A few weeks ago, a six-month-old photo surfaced on Twitter. It showed dozens of young tuxedo-clad men, most of them white, cheerfully extending their right arms in a Nazi salute.
The photo ignited immediate outrage — but no punishment. The men were identified as current and former students of Baraboo High School in Wisconsin. Despite pressure put on the school district following the photo’s publication, Baraboo Superintendent Lori M. Mueller sent a letter to district parents declaring that none of the young men would be punished by the school. The letter stated that administrators could not “know the intentions in the hearts” of the young men in the photo, and also claimed that the First Amendment barred administrators from taking action.
Mueller’s letter contains a set of contradictory arguments, portraying the students as both incapable of understanding the meaning of the Nazi salute and engaging in protected political speech. Her response echoes arguments that, as abhorrent as racist or anti-Semitic ideas might be, they still deserve constitutional protections, even in public schools.
Those arguments, however, reflect incomplete and misinformed understandings of both history and law, ones that seem always to support the rights of white supremacists. In reality, however, the educational mission of schools has always meant that student speech must not interfere with the regular school day. Even in instances of laudable student protest, the courts have not extended blanket protections to student speech just because it is political in nature.
Free speech protections for student in public schools are firmly rooted in struggles for racial justice. The Supreme Court’s landmark 1969 decision in Tinker v. Des Moines, which declared that students and teachers do not “shed their constitutional rights to freedom of speech or expression at the schoolhouse gate,” rested upon lower court rulings in two cases that came from segregated black schools in Mississippi.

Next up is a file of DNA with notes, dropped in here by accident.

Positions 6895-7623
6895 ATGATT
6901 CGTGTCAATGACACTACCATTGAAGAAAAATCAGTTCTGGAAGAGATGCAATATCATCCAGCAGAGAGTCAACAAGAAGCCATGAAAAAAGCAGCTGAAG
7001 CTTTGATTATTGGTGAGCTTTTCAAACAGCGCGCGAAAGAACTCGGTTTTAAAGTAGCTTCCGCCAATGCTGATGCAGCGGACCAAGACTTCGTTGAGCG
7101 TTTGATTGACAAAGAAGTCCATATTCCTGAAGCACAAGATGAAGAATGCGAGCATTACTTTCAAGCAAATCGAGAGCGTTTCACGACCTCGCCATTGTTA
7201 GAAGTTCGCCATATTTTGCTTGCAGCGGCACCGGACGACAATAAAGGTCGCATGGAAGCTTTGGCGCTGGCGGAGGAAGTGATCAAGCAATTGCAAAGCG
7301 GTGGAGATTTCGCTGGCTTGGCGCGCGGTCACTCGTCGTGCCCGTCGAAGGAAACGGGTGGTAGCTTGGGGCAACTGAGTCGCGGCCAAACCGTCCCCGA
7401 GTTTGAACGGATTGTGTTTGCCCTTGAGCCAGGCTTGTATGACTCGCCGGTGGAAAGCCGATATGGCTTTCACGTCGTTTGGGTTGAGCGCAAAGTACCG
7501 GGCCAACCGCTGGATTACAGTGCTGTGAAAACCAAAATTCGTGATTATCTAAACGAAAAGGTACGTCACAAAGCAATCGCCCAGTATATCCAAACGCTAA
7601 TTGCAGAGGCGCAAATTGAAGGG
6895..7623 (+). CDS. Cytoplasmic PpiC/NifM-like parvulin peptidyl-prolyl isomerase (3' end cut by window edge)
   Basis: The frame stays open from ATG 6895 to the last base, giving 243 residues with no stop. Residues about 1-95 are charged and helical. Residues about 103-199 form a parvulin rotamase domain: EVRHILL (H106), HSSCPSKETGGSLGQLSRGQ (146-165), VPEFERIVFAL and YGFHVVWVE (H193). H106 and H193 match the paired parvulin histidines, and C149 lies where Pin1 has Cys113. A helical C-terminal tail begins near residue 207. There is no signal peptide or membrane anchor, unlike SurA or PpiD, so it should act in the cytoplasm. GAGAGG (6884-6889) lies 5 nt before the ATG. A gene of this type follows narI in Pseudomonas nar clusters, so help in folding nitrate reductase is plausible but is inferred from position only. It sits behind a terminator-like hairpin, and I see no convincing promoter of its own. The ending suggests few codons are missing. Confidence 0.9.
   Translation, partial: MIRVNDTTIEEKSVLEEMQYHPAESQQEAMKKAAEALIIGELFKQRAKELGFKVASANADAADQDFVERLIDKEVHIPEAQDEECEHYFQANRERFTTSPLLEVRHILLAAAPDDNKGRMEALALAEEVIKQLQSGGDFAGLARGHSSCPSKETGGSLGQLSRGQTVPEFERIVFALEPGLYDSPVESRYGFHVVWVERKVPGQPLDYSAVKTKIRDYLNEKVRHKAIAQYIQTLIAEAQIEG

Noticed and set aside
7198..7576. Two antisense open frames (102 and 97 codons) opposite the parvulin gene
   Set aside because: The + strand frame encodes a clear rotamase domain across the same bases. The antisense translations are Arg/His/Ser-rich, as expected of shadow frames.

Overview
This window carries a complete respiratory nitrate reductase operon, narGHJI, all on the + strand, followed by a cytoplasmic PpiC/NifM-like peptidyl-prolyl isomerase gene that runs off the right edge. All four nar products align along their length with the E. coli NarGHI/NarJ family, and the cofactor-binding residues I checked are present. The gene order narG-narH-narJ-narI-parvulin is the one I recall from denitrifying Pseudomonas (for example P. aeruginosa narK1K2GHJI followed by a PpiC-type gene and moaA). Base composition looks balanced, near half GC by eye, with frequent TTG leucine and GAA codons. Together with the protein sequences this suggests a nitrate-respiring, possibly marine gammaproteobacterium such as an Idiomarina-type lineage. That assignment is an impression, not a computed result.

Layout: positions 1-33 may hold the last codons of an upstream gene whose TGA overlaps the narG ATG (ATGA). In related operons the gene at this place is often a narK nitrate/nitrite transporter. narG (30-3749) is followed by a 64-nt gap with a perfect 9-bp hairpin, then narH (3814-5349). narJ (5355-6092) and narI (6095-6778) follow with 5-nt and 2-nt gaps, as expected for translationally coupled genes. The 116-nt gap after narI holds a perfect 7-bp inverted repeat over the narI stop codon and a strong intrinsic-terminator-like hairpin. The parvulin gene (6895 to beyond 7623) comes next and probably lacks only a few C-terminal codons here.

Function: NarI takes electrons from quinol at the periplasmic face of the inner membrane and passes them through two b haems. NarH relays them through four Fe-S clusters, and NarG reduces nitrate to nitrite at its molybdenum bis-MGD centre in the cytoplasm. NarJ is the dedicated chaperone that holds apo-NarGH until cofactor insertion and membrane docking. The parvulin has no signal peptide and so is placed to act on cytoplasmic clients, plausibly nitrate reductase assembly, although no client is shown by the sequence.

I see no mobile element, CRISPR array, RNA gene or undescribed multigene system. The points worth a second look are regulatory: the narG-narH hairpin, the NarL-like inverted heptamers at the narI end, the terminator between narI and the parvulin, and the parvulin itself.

In both of these cases, principals punished black students for displaying support for the mass voter registration and education drives of the Freedom Summer campaign. The abduction and murder of civil rights workers James Chaney, Andrew Goodman and Michael Schwerner in Philadelphia, Miss., in June 1964 were the most visible examples of the violence and intimidation faced by activists during Freedom Summer. The discovery of the men’s bodies in early August marked the start of voter registration efforts in Philadelphia, as local people and organizers determined that it would be safer to try to register to vote once national attention turned to the town. Local teenagers, inspired by these efforts but too young to register themselves, decided to demonstrate their support, too.
The same day that local black adults went to the courthouse in an unsuccessful attempt to register to vote, a group of teenagers — including children of the prospective voters — wore buttons emblazoned with slogans, including “One Man, One Vote,” to their high school. The school’s principal told the students to remove the buttons, and he suspended them when they refused.
The resulting lawsuit claimed that the buttons constituted political speech and therefore merited the free speech protections of the First Amendment. This argument was a legal innovation at the time, as courts had deferred to the authority of school administrators to discipline students for whatever reasons they saw fit. The litigation also required students to speak up and testify in court to the sincerity of their beliefs that Jim Crow was wrong.
The U.S. Court of Appeals for the 5th Circuit eventually heard the Philadelphia case, Burnside v. Byars, alongside another case with virtually identical facts from the Mississippi Delta, Blackwell v. Issaquena County. In both cases, students engaged in a protest against Jim Crow were punished for their political expression at school. And in its 1966 ruling, the appeals court declared that the First Amendment protected students in public elementary and secondary schools. Burnside and Blackwell became the foundation for the Supreme Court’s eventual ruling in Tinker v. Des Moines, which centered upon the political expression of students who wore black armbands to protest the Vietnam War.